Whoa. This is awesome. My employer announced recently that they’ll be adding a Roth 401(k) as an option for employees to save for retirement starting next year. The current options are pre-tax (what we do now) and after-tax contributions, so this will be a third option.
Of the three, I automatically write off the after-tax option, with the Roth now on the table. It really only seems like a good option if the 401(k) is already getting maxed out. But even then at that point I’d much rather contribute to an IRA because of the immediate control of the account and much wider investment choices.
Like I said, the standard pre-tax 401(k) account is what we do now. It’s a nice way to decrease our immediate tax-burden and shelter some of that money for a couple of decades. It has always irked me a little though, ever since I found out Roth 401(k)s existed (last year, I think) that there were other people out there that would not have to pay taxes when they reached 60 years old on the growth of their investments but I would, simply for checking a box at their HR department and taking a little bit of a tax hit now. Retirement planning completely changes when you account, or forget to account for, the impact of taxes on your investments.
As much as contributing to the Roth sounded like a no-brainer for Mrs. Mase and I, it seemed wise to run the numbers beforehand to see how much of an impact on our finances it could actually make. The basic opportunity cost question is, would we rather pay taxes every year until we’re in our sixties, or shelter that income now and take the tax hit as we withdraw from those accounts decades from now.
Using the future value of an annuity formula to calculate the compound growth, I found that, given our current tax bracket and assuming a static wage each year, we are on track to save over $80,000 in taxes over the course of our working lifetime. Not bad. However, looking at the taxes on the back end, things aren’t as pretty.
I assume that at age 65, we start to draw down on the 401(k) balance at 4% per year (the famous safe withdrawal rate) over a 30-year period. I also assumed a higher tax bracket, because since in this future scenario we were so diligent and saved for decades, the government must punish us by taking a bigger bite out of our paycheck than if we had simply decided to save less and withdraw less. I assumed an 8% return, which I think is reasonable over such a long period of time, and I assumed that the 401(k) gets maxed out to the full $17,500 each year (not accounting for if the IRS raises the limit).
The results? We’d end up paying over a million dollars in taxes on the back-end. Of course, this assumes that the government’s income tax policies aren’t too different than what they are today. We can’t plan properly trying to account for variables out of our control though, so this assumption will have to do. Backing out the initial tax savings from when we were working, we see that the initial tax savings, while nice, don’t nearly offset the amount paid on investment gains and contributions later down the line. We’re talking about seven figures in taxes here.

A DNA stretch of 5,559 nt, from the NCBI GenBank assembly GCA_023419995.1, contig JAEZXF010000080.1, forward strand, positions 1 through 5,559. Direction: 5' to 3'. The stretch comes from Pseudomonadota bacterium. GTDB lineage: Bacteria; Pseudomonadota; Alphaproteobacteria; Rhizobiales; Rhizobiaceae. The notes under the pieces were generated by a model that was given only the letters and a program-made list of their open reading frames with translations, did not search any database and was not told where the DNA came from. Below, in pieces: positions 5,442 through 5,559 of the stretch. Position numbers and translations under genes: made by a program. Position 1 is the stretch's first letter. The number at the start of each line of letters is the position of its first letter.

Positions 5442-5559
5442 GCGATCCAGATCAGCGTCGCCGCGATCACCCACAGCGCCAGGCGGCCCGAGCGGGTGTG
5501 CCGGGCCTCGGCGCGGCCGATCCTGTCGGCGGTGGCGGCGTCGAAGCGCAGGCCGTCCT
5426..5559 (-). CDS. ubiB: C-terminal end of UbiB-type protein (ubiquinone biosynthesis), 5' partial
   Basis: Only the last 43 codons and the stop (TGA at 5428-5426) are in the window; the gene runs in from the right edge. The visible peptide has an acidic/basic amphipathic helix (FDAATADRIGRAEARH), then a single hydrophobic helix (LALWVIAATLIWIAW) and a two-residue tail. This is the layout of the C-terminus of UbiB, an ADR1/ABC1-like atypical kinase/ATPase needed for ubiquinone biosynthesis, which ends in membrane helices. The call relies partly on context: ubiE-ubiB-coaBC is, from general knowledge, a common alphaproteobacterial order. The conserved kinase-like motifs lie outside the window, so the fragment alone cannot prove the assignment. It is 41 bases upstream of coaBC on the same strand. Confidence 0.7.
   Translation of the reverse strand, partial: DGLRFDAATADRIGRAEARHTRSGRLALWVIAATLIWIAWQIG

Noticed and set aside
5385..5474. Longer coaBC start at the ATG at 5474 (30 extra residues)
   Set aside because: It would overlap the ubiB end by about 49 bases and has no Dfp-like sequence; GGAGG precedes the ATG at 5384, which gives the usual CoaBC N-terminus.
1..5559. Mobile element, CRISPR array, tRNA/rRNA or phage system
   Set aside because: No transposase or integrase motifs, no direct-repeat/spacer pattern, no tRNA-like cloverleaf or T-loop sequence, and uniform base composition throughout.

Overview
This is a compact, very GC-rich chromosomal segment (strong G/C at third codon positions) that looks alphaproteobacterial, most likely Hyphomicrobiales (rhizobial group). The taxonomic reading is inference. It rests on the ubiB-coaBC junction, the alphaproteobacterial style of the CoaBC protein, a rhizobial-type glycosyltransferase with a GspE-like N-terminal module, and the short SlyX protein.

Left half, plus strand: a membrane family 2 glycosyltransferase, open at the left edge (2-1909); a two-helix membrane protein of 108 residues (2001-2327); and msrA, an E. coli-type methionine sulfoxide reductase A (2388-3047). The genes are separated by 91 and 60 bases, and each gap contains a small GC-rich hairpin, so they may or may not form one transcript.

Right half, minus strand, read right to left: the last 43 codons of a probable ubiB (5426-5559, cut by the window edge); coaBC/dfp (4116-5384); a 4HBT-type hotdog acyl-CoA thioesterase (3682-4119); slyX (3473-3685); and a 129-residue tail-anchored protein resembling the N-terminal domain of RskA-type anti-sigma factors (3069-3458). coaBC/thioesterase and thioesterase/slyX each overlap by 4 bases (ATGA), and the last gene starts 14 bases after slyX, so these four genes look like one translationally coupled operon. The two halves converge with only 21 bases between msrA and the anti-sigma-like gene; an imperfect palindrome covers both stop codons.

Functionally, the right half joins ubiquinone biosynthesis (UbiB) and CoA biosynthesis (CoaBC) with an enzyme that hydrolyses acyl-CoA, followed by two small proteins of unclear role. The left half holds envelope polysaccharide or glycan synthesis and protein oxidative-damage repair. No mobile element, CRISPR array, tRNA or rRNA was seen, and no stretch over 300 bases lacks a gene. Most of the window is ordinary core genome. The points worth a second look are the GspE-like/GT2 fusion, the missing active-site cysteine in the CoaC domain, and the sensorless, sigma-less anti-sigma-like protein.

What about the scenario where we contribute to the Roth instead? Here, the numbers just flip. Instead of saving $80,000 throughout our working lifetime, we end up paying those taxes up front. Less immediate gratification, but hey the end result is just so sweet. Those millions in taxes paid now turn into millions of taxes saved. With that additional money added into our retirement nest egg, Mrs. Mase and I will now have additional tens of thousands of dollars per year flowing in from investment gains (withdrawing 4% of a few million is certainly less than withdrawing 4% from an additional million).
This is really exciting. I’ve definitely become a nerd with this personal finance stuff because I started dancing around the house when I heard the news. I mean, it’s amazing that something so simple such as putting your money in the right account can drastically improve your results. It makes me think about the co-workers I have that are retiring right now or about to in the next few years. I know some of them have several hundred of thousands in their accounts, and I speculate a few of them have got to be 401(k) millionaires (aka the Millionaire Next Door types). This is in addition to pension benefits that they are going to receive. Can you imagine the type of wealth they would have been able to build if they had Roth 401k(s) as an option back in the 1970’s or 80’s?
This is incredible. If you have a Roth 401(k) at work, I suggest you run the numbers for yourself and see how much it benefits your particular situation. If you’re about to retire and plan on living on less income than you are now anyway, the Roth might not make as much sense because you’ll be in a lower tax bracket. If you’re 30 or younger than it should be a no brainer. Even if you retire super early like Mr. Money Mustache and stop contributing to the plan in your 30s or 40s, you will still save a ton of money on income taxes because the money you’ve saved up to that point still has 20 or 30 years to sit and compound. You can take the gains without having to worry about whether you can comfortably write the check for the Toyota for your grandson or write a check for the Tesla.